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31 October 2011 | in NUSF News

CIS 50th Anniversary Success Stories (Week 8)


OTTAWA - As part of its 50th Anniversary Celebration, Canadian Interuniversity Sport presents the CIS 50th Anniversary Success Stories series. Each week throughout the 2011-2012 season, CIS will profile two alumni from CIS member institutions who have made outstanding contributions in areas such as sports, business, politics or in the community. Today CIS is profiling the University of Lethbridge’s Ashley Steacy and Tom Rollingson.

ASHLEY STEACY: Pronghorns Rugby Star now a Key Member of Team Canada

Ashley Steacy honed her skills in the CIS and has taken those skills to the international stage

As one of the most decorated female rugby athletes in the brief history of the CIS sport, Ashley Steacy (nee: Patzer, Ashley recent married fellow Pronghorn and CIS champion track athlete Sean Steacy) is just starting to make her mark on the world women’s rugby scene.

The two-time CIS Player of the year and three-time CIS Champion has become a permanent fixture with both the Senior National full squad and Sevens teams with one goal in mind, representing Canada at the 2016 Olympic Games in Rio de Janeiro, Brazil.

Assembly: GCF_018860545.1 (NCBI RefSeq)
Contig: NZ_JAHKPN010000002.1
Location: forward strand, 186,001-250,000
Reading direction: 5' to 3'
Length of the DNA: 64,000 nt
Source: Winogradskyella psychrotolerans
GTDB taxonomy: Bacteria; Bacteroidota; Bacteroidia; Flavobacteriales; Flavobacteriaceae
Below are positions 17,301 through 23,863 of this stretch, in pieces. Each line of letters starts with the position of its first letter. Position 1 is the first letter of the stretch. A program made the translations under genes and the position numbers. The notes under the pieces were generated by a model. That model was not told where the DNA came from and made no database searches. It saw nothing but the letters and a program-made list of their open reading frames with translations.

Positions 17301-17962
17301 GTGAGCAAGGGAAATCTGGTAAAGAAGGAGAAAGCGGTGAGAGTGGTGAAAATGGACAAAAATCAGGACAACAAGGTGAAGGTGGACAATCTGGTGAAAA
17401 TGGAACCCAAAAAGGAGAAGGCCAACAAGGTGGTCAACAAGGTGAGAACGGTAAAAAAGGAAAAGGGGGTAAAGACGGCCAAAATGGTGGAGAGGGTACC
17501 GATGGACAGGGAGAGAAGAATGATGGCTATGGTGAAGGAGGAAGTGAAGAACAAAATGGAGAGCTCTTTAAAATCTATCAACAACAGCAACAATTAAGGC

“Thinking about the possibility of going to the Olympics is a pretty surreal thought,” commented Steacy. “It's a very recent goal of mine and is still pretty far in the future, but I'm trying not to think too much about the end goal, but rather all the smaller steps leading up to it.”


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TOM ROLLINGSON: Rollingson’s assists now coming away from the Court

Former Pronghorn assist-leader helps patients as a dentist and young basketball players as a coach in Lethbridge

Once a fiery competitor with an immense burning desire to win on the court, Dr. Tim Rollingson has turned in his hardwood hightops for the white coat and drill of a dentist office.

Utilizing that same passion and discipline that made him successful on the court, Rollingson turned his focus to establishing a similarly successful dental practice, located only minutes from the campus he called home for five years.

“I developed an understanding of the discipline that is required to become an expert in a field,” said Rollingson about his time playing for Pronghorns and in CIS. “Spending hundreds of hours on a task became routine, rather than obscure.”


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(Source: Michel Belanger, CIS Manager Media & Communications)